It is highlighted in The Encyclopaedia of British Bridges, a fascinating compendium of the nation’s most important, historic and well-loved constructions.
With exhaustive research and meticulous care, author David McFetrich, an experienced civil engineer, has drawn out the most prestigious examples of design, construction or historical context from the million or more bridges that span the UK.
And the book contains a detailed entry on the Radford Aqueduct in Radford Park, off the old London Road in Bramshott on the edge of Liphook.
The aqueduct is part of an irrigation feeder system for water meadows on the River Wey that was built in the 15th century to carry water over the river.
But by the 1970s the scheduled monument was badly cracked and in danger of collapse.
Work by the Bramshott and Liphook Restoration Society ignited local interest in the water meadows and led to the founding of the River Wey Trust.
From the early 1600s, the Wey valley was filled with water meadows, and the remains can still be seen in Radford Park today.
David McFetrich said: “Bridges have a universal appeal as examples of man’s mastery of nature, from picturesque packhorse bridges to great spans stretching across broad estuaries, and the development of the technology that allows ever more audacious constructions is never-ending.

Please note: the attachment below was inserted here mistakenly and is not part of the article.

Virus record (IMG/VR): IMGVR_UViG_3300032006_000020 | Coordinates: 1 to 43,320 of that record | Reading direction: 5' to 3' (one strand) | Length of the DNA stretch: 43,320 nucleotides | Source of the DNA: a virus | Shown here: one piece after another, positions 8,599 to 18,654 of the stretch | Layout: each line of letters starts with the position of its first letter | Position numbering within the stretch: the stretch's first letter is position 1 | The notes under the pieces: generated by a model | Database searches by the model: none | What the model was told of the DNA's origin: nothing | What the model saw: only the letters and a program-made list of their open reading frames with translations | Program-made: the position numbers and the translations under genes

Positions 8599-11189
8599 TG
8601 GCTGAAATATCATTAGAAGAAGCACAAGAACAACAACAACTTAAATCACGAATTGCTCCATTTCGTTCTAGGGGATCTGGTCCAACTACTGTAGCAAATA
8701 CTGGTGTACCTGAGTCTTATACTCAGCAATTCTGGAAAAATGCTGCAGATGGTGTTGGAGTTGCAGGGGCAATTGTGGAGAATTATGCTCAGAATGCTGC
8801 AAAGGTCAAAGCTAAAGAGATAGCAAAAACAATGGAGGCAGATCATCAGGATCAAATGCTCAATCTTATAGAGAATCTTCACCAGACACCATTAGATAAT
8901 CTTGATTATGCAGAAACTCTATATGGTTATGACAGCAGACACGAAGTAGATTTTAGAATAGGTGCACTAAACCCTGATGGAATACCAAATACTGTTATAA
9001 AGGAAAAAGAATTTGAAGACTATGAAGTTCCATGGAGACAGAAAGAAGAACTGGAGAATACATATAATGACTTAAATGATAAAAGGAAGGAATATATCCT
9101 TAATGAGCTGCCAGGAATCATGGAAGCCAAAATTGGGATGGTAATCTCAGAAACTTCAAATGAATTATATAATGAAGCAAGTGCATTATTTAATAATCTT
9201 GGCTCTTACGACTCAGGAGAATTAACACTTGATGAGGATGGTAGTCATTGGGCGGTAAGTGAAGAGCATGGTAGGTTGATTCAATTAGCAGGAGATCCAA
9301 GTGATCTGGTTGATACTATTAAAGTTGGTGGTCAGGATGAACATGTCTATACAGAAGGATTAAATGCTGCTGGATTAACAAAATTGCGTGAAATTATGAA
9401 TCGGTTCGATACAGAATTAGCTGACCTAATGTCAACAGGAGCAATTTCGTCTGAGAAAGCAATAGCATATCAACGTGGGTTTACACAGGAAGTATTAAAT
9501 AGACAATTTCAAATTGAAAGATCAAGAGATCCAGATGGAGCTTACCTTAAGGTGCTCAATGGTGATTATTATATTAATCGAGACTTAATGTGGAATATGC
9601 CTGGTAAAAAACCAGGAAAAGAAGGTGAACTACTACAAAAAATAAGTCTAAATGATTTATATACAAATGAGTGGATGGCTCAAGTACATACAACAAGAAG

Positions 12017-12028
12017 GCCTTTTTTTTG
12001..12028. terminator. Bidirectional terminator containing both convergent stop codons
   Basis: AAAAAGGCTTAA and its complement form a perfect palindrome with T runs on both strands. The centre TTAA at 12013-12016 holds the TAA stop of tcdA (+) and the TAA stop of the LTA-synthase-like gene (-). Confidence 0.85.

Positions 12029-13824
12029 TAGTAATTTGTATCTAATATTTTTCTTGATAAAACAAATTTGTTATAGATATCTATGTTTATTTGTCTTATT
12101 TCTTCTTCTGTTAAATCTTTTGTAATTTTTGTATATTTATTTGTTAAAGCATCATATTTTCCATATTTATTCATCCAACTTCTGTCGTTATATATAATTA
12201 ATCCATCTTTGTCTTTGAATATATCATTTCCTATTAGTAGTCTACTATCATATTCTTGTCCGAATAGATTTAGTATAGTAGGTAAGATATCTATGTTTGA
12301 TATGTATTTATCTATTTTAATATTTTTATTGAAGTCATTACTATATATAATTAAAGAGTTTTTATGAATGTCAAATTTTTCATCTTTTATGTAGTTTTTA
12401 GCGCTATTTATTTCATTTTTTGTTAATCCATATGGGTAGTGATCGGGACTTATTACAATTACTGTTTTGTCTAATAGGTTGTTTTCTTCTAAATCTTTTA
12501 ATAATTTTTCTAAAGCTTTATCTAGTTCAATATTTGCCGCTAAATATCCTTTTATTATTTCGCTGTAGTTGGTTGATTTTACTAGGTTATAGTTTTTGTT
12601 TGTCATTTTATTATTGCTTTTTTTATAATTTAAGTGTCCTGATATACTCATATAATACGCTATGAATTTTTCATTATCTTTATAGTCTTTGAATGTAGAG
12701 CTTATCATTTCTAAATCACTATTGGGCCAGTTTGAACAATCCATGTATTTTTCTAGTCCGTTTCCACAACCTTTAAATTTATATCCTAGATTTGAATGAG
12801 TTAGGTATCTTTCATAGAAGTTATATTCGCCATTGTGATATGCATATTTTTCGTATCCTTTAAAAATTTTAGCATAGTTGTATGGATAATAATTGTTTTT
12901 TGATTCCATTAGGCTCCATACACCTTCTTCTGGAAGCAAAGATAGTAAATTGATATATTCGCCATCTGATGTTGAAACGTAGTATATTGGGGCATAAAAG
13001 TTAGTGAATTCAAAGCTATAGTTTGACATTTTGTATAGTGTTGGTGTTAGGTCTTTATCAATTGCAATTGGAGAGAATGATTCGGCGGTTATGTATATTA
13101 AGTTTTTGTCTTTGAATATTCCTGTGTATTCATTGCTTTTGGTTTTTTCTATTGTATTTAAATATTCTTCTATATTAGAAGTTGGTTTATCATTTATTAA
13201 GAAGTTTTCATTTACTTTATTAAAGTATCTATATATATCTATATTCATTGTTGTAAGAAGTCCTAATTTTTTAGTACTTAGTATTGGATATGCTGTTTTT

“This book is aimed at the general reader, but I would like to think it will also encourage youngsters into what must be one of the world’s most exciting, demanding and worthy careers. Not only is designing and building bridges hugely challenging, but it helps build the future for everyone.”
This definitive book contains 1,600 entries of bridges or related groups of bridges covering more than 2,000 structures, covering everything from ancient aqueducts to zigzag bridges.
It includes those made famous by people or events as well as the notorious engineering failures that led to disaster and collapse.
The book, published by Pen and Sword, is available for £60. Discounts are sometimes available.
David McFetrich is currently working on a sister book, and is always happy to exchange information about bridges.